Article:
At Foellinger Foundation, we know that nonprofit organizations provide immeasurable support to our communities. By nature, they balance the scales, delivering services that otherwise might not be available to those who need it most.
These organizations touch individuals in our community on a very personal level—counseling those who’ve experienced trauma, helping people re-enter the workforce, providing the homeless with refuge, and so much more.
Their impact reaches further, though—we also know that. We continue to invest in nonprofit organizations because they comprehensively lift up our community’s quality of life.
Since there are so many 501(c)(3) human service organizations in Allen County, Indiana, we wanted to know, what are the tangible numbers at stake here?
Foellinger Foundation and Community Foundation of Greater Fort Wayne provided financial support for the Alliance for Human Services (AHS) to engage local consultants to research the economic impact of these human service organizations.
This conversation has been in the works for a while now. In 2016, AHS was formed to help create a united voice, share resources, advocate, and build relationships in support of its member organizations. Today, more than 50 Northeast Indiana nonprofit organizations work together to communicate the collective impact of human service nonprofits.
The key findings gleaned from the Economic Impact of Allen County’s Human Service Organizations study are that our nonprofit human service organizations:
- Make Allen County an attractive place to live, visit, and do business
- Support Allen County’s statewide and national economic strength
- Are the trusted vehicles through which Allen County citizens express their values
Four major areas of distinction came to light:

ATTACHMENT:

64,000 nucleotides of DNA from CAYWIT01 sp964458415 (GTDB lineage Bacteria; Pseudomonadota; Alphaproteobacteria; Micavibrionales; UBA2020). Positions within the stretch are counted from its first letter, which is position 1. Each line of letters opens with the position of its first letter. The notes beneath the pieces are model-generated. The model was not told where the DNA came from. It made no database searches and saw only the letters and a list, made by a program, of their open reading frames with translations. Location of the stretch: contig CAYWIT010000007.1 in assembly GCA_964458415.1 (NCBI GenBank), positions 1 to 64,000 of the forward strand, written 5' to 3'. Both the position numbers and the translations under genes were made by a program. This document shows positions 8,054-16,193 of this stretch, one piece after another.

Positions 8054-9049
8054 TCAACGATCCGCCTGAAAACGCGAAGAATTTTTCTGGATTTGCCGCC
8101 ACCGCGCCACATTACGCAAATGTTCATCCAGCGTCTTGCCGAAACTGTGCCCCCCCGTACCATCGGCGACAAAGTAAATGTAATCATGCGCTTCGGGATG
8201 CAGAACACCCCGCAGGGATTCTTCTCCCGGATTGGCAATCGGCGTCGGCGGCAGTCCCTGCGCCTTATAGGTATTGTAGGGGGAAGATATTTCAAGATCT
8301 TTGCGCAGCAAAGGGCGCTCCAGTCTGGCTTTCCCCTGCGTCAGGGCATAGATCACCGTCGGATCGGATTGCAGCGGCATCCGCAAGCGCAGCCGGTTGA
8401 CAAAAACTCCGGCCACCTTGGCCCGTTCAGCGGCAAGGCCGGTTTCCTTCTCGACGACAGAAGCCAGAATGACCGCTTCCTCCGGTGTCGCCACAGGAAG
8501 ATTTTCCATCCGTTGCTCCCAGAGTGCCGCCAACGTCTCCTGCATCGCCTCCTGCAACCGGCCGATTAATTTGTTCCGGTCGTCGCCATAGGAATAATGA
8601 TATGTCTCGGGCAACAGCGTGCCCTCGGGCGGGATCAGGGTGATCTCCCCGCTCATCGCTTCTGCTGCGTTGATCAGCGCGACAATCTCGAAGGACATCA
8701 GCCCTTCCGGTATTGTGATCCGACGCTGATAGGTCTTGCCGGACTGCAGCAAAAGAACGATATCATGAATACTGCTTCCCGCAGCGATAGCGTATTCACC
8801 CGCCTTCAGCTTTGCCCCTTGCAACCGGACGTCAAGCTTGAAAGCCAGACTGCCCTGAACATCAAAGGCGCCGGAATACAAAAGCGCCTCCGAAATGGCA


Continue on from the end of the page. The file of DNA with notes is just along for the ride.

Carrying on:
A source of economic strength
There are 373 human service 501(c)(3) organizations in Allen County, and they contribute more than $722 million to Allen County’s gross regional product. These organizations generate over $405 million in annual revenue and hold $552 million in assets. And despite their tax-exempt status, they generate approximately $4.1 million in direct, indirect, and induced taxes at the county level every year.
A major employer
These 373 organizations directly employ 11,174 full-time employees making human service organizations the second largest employer in the county, second to hospitals. Plus, through indirect/induced activities that support these organizations, an estimated additional 4,234 jobs are created in our community.
High average wages
The 11,174 employees of human service nonprofits earned more than $382 million in wages in 2016. Their average annual wage of $31,231 is higher than the sectors of real estate, retail and full-service restaurants, and employment services, which are among the largest employment sectors in Allen County.
Diverse revenue sources
Among the 100 largest human service organizations in Allen County, program services and investment income account for more than 50% of total revenue. Contributions, gifts, and grants account for 46% of their revenue.
Our hope is that, with a fuller understanding of the comprehensive benefits that human service organizations provide to us, our community will understand the importance and impact of their services and continue (or start!) supporting the work they do to elevate our community’s quality of life.
Cheryl Taylor has been president and CEO of the Foellinger Foundation since 2001 and a member of its board of directors since 2002. She serves on its executive, investment, and finance committees, and provides staff support for its board development committee. She also serves on the board of directors of Community Partnerships, Inc.